Miami racked up season highs for runs and hits (22). The runs total was the most since the Marlins scored 16 against the Nationals on Sept. 1, 2010.
"That's how baseball works sometimes," said Realmuto, the organization's Minor League Player of the Year. "We've been struggling scoring runs for the better half of this month right now. Sometimes it all comes out in one game. It was nice to see that out of our lineup. We got on a roll early, and once you get going like that, you kind of start to feed off each other, which was nice."
Andrew Heaney, the team's top prospect, was unable to qualify for his first big league win, working four innings and allowing four runs. The 23-year-old made his first big league start since July 5, and he finished up his season with 29 1/3 innings after opening the year at Double-A Jacksonville and moving up to Triple-A New Orleans.
"I felt good," said Heaney, who also recorded his first Major League hit on an infield single. "I just threw some fastballs up in the zone that got hit hard. I wasn't very good throwing secondary stuff. Once the fourth inning rolled around, I was able to get in the zone a little easier and able to mix pitches. Before that, it was just kind of flat and up."
In the ninth inning, Hernandez broke the game open with his grand slam. Miami scored five times off Craig Stammen in the inning, its second five-run frame of the game.
The big offensive showing comes at a time when All-Star Giancarlo Stanton (facial fractures) and Marcell Ozuna (right ankle sprain) are out of the lineup.
Their absence is creating opportunities for young players like Realmuto and Justin Bour, who had a two-run double in the seventh.
"Obviously, I want everybody to hit the ball well, but it's exciting for me to see J.T., Bour and guys I got to play with at the Minor League level succeed," Heaney said. "That's always fun."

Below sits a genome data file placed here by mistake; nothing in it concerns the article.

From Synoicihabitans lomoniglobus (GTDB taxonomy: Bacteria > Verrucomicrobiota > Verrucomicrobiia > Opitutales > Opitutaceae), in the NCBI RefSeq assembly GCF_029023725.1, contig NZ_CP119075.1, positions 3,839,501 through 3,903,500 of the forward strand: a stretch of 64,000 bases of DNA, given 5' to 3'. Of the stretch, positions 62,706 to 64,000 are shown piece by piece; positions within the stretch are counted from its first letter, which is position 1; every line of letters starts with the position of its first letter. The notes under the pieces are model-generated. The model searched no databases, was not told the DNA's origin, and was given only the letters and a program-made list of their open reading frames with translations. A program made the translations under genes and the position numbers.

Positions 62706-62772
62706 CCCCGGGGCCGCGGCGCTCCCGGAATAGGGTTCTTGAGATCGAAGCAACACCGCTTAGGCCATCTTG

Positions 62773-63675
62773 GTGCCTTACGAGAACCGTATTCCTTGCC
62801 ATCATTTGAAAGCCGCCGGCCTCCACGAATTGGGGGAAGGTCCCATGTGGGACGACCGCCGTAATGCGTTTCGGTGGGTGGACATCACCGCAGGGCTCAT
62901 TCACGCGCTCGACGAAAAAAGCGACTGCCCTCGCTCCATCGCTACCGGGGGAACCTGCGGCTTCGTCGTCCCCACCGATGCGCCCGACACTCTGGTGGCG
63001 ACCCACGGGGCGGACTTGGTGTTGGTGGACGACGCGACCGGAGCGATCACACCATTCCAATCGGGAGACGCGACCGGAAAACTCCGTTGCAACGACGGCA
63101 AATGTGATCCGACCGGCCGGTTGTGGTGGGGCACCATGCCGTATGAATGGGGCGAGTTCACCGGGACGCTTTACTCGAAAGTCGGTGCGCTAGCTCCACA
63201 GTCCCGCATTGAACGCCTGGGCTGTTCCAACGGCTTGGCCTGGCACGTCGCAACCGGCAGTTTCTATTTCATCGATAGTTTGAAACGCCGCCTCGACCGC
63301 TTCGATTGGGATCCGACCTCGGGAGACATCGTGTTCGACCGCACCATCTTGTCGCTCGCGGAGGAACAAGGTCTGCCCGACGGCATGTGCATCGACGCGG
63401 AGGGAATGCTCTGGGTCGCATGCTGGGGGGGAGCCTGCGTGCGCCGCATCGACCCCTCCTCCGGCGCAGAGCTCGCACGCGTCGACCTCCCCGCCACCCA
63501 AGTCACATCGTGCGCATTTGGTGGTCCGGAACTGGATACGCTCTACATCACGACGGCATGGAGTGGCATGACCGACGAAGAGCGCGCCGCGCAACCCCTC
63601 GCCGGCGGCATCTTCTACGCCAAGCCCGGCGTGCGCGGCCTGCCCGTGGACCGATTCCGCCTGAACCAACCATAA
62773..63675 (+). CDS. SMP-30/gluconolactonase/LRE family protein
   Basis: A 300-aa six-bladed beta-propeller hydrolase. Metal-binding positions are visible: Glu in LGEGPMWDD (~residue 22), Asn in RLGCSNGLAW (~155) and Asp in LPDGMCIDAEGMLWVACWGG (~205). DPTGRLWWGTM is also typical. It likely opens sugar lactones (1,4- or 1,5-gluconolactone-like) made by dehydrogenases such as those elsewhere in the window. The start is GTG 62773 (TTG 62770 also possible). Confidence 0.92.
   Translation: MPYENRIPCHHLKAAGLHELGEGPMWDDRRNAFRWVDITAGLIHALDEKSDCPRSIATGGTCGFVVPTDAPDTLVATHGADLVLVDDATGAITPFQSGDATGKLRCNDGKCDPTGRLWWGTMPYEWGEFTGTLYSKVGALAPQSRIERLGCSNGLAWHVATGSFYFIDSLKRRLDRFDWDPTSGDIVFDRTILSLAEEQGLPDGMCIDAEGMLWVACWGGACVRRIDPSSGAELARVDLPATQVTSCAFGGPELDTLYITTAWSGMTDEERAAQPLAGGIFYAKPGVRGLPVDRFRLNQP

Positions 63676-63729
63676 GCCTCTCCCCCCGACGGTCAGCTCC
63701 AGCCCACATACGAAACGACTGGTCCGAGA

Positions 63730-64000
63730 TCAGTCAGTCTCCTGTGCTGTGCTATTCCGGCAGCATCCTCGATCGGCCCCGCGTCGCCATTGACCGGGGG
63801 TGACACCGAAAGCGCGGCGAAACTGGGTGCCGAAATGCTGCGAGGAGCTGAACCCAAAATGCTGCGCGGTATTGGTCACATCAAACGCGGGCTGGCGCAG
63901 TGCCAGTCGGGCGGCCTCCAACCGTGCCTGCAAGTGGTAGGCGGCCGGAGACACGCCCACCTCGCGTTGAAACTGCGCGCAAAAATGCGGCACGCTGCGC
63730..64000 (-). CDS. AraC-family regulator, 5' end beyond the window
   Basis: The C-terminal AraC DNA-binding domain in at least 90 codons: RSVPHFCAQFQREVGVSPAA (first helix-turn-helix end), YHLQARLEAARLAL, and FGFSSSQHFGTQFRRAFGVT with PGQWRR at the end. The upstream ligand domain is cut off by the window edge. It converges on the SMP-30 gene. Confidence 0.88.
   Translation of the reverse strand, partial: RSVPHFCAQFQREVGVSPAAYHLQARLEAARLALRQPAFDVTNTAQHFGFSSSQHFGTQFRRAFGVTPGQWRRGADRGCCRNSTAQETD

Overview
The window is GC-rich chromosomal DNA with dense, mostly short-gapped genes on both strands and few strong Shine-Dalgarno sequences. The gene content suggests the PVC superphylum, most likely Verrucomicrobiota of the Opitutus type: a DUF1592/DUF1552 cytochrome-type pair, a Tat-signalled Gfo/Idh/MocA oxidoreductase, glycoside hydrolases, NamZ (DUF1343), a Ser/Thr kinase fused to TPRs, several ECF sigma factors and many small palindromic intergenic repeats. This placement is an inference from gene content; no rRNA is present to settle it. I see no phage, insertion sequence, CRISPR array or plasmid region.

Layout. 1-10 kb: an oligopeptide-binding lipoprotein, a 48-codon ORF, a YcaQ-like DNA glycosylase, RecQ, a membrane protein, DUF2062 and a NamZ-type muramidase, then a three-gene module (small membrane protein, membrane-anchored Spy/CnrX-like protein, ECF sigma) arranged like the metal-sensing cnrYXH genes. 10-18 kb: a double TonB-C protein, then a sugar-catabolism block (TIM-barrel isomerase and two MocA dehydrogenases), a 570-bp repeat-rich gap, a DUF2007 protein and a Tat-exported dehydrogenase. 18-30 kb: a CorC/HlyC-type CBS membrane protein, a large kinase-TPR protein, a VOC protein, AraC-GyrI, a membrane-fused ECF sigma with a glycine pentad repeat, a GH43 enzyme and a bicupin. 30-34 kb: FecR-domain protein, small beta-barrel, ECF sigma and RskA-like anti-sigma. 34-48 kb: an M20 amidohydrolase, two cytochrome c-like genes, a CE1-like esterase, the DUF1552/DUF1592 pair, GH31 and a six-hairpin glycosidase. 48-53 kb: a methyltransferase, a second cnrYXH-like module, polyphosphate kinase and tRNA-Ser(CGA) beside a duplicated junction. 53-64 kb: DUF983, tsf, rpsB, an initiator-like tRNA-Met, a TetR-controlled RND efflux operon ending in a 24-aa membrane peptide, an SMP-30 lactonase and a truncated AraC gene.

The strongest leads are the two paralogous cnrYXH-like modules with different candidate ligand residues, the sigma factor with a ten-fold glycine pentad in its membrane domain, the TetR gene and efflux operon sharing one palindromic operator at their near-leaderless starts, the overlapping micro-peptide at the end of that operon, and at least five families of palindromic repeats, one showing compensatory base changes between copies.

The Marlins are now 77-83, which ties them with the Mets and Braves for second place in the National League East.
"It's actually pretty exciting to think about where we were last year to this year," Miami manager Mike Redmond said. "No. 1, to be able to talk about a Wild Card spot as long as we were able to do it late into September. Now, to be playing for second place from last year to this year, that's a testament to those guys in the room over there. They've given me everything they have."
A year ago, Miami finished 62-100, the worst record in the NL.
A.J. Ramos, who threw a perfect eighth inning, was awarded the victory. Ramos is now 7-0. The last time an NL reliever finished the season 7-0 or better was Rheal Cormier (8-0) in 2003.
The Nationals, who clinched home-field advantage through the NL Championship Series with their Game 1 win, received a couple of home runs. Steven Souza Jr. went deep off Heaney in the third inning, and in the seventh inning, Tyler Moore connected off Chris Hatcher.
The Marlins grabbed the lead in a five-run fifth, doing all their damage with two outs and no one on against Washington right-hander Taylor Hill, making his first big league start. Reed Johnson had an RBI double, and after Bour was intentionally walked to load the bases, Realmuto ripped a three-run triple down the third-base line.
Realmuto's first MLB triple ended Hill's day after 4 2/3 innings and 90 pitches. Ross Detwiler entered to face Adeiny Hechavarria, who capped a 12-pitch at-bat with an RBI double, giving Miami a 7-4 lead. Hechavarria finished with four hits.
In 1 2/3 innings of relief, Miami's Brad Penny gave up two runs, making it a one-run game.
When Miami scored in the first on Casey McGehee's single, it snapped Washington's string of 18 straight scoreless innings.
"I wasn't sharp like I wanted to be," Hill said. "That's part of it. I found myself behind a lot of hitters. It ended up hurting me toward the end of the game."